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Las Vegas sex workers say progress is lacking

Sex workers in Las Vegas want a voice.

While thousands of men, women and children gathered at the Women’s March Power to the Polls rally Jan. 21 at Sam Boyd Stadium, about 50 sex workers and their advocates gathered to show solidarity, inform the public about their work and claim their place among the marchers.

Sex workers like Alex Empire (her working name) carried red umbrellas in solidarity. They held signs with phrases like “Sex workers rights are human rights” and “We’re sex workers and we vote.”

They’re part of a growing and vocal group that says sex workers should have more rights and more support in Las Vegas, including the right to work without legal retribution and the right to protection from sexual assault.

While prostitution is legal in Nevada, it is illegal in four counties, including Clark. It is legal only in counties with populations under 700,000 and must be conducted in a licensed brothel.

Advocates and workers have been meeting more frequently and organizing chapters across the city, said Emily Coombes, a co-organizer of the sex worker contingent at the march. The nonprofit Gender Justice Nevada offers several support groups across the city, and another support group meets Tuesdays at UNLV.

A Las Vegas chapter of SWOP (Sex Workers Outreach Project) Behind Bars is coming together, too, Coombes said. The Behind Bars project provides a monthly newsletter, books, study materials and sex worker pen pals for incarcerated sex workers, as well as support upon release from jail or prison.

While the Women’s March has provided much of the momentum for advocates, sex workers have a complicated relationship with the event and organizers, Coombes said.

Last year’s Women’s March released a mission statement that included the line, “we stand in solidarity with sex workers’ rights movements.” About a week afterward, that statement was retracted and rereleased as, “We stand in solidarity with all those exploited for sex and labor.”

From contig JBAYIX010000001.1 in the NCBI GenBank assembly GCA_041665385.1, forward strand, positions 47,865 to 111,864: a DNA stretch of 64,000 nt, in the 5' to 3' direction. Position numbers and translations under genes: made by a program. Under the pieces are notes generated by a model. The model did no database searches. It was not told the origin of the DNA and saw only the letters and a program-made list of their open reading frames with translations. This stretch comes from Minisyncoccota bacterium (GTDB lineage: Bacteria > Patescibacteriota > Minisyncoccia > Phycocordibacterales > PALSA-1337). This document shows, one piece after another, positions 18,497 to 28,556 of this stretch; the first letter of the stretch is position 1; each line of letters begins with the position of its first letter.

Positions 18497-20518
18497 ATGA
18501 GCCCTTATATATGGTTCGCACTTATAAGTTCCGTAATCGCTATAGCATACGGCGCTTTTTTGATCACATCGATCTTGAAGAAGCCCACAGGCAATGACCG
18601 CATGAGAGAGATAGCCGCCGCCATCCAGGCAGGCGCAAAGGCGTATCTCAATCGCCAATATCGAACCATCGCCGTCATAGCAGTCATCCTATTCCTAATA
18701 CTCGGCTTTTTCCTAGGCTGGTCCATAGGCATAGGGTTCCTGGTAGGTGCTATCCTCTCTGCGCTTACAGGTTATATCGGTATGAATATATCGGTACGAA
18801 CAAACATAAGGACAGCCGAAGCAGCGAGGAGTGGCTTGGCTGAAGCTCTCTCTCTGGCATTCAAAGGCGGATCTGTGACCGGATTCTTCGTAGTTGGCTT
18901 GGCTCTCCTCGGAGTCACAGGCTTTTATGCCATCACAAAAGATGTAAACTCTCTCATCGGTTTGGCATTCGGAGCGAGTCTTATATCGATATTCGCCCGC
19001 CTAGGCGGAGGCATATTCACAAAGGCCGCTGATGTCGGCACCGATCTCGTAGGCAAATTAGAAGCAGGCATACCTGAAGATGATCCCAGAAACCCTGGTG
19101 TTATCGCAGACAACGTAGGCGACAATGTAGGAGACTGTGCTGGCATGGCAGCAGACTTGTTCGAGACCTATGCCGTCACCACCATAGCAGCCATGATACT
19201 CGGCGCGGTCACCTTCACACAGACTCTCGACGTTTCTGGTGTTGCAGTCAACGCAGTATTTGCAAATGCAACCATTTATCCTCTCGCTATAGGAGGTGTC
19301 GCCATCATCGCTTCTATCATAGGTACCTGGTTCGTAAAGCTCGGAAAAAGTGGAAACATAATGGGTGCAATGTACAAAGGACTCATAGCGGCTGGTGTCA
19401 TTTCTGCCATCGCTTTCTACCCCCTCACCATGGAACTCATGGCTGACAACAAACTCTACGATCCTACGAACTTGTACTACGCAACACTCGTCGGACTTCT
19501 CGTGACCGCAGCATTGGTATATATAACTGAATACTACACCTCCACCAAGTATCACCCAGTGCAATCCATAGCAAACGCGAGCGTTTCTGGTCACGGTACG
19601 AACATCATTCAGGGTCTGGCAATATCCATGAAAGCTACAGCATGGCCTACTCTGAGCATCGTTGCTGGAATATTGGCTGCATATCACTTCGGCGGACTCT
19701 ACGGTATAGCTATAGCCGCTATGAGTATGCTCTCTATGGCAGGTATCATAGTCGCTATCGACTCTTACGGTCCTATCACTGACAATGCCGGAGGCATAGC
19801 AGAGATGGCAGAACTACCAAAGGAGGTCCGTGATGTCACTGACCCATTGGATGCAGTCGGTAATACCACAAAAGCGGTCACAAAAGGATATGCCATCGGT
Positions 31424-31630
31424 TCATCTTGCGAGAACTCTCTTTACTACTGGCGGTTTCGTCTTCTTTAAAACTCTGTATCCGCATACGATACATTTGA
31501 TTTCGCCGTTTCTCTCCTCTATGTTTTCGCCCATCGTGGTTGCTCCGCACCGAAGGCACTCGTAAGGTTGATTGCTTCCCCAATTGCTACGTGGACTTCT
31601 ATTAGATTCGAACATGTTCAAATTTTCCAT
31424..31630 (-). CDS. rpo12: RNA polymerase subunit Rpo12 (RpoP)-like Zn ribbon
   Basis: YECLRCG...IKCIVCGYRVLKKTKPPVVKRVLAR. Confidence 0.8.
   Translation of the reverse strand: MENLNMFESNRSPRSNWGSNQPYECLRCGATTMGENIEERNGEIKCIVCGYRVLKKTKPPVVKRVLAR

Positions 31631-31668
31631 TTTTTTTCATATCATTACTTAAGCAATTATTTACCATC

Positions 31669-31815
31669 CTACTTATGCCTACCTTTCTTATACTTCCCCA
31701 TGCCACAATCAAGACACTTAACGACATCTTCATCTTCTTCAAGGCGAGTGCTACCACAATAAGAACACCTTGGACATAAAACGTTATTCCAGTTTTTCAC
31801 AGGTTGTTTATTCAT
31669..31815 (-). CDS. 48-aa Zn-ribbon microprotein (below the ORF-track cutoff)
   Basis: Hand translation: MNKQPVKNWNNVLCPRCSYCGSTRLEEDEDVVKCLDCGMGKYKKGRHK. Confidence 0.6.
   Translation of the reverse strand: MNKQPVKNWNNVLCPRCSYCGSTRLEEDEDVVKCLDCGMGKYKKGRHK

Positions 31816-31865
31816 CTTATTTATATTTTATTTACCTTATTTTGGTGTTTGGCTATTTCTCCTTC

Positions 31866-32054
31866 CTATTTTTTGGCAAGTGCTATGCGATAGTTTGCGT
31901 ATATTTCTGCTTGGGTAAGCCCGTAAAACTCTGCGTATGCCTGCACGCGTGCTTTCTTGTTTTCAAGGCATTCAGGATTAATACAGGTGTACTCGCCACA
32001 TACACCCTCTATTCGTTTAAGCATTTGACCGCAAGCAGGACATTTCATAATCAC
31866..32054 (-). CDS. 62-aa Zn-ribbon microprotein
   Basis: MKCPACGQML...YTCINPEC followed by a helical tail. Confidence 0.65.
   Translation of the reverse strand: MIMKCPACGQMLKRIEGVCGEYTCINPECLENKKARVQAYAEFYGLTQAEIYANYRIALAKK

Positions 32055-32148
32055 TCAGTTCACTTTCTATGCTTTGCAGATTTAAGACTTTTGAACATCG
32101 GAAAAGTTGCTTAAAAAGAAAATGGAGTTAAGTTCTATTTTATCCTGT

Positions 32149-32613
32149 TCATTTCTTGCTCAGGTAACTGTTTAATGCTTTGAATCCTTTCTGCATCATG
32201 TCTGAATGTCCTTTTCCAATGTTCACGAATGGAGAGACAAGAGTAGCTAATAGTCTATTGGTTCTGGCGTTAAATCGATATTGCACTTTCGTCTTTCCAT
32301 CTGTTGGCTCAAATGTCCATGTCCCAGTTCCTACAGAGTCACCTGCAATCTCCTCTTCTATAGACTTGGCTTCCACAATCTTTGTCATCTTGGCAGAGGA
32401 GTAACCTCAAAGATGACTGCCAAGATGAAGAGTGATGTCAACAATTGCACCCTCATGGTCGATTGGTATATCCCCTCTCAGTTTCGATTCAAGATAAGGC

“After that there was a very large, vocal response from sex workers who were totally enraged,” Coombes said. The issue, she said, was that the change didn’t take into account those who choose to work in the sex industry.

“The sex workers movement believes we have our own bodily autonomy and our own agency, and we should have the right to choose (to do sex work) whenever we want to,” said Empire. “So last year our ideals were kind of (at odds).”

Only a small contingent of sex workers attended last year’s march in Washington, D.C., Coombes said. Even though the mission statement was retracted once more and more “inclusive” language was used, “the damage was done,” Coombes said.

This year, the Women’s March mission statement included, “… we stand in full solidarity with the sex workers’ rights movement. We recognize that exploitation for sex and labor in all forms is a violation of human rights.”

There’s still a lot of work to be done, advocates said.

“I have to be fair and say it’s been really cool to see the support,” Coombes said. “And to be right at the table. It’s clear the effort is there.”

Advocates also were represented in the rally’s lineup, including Cris Sardina, director of the Desiree Alliance, a sex worker-led network of resource providers.

Sex workers are part of the solution to obtaining equal rights for all women. They are not the problem, Sardina said.

“Don’t dismiss my womanhood,” Sardina said. “I am a sex worker, and I have the right to be here.”

Contact Madelyn Reese at mreese@reviewjournal.com or 702-383-0497. Follow @MadelynGReese on Twitter.

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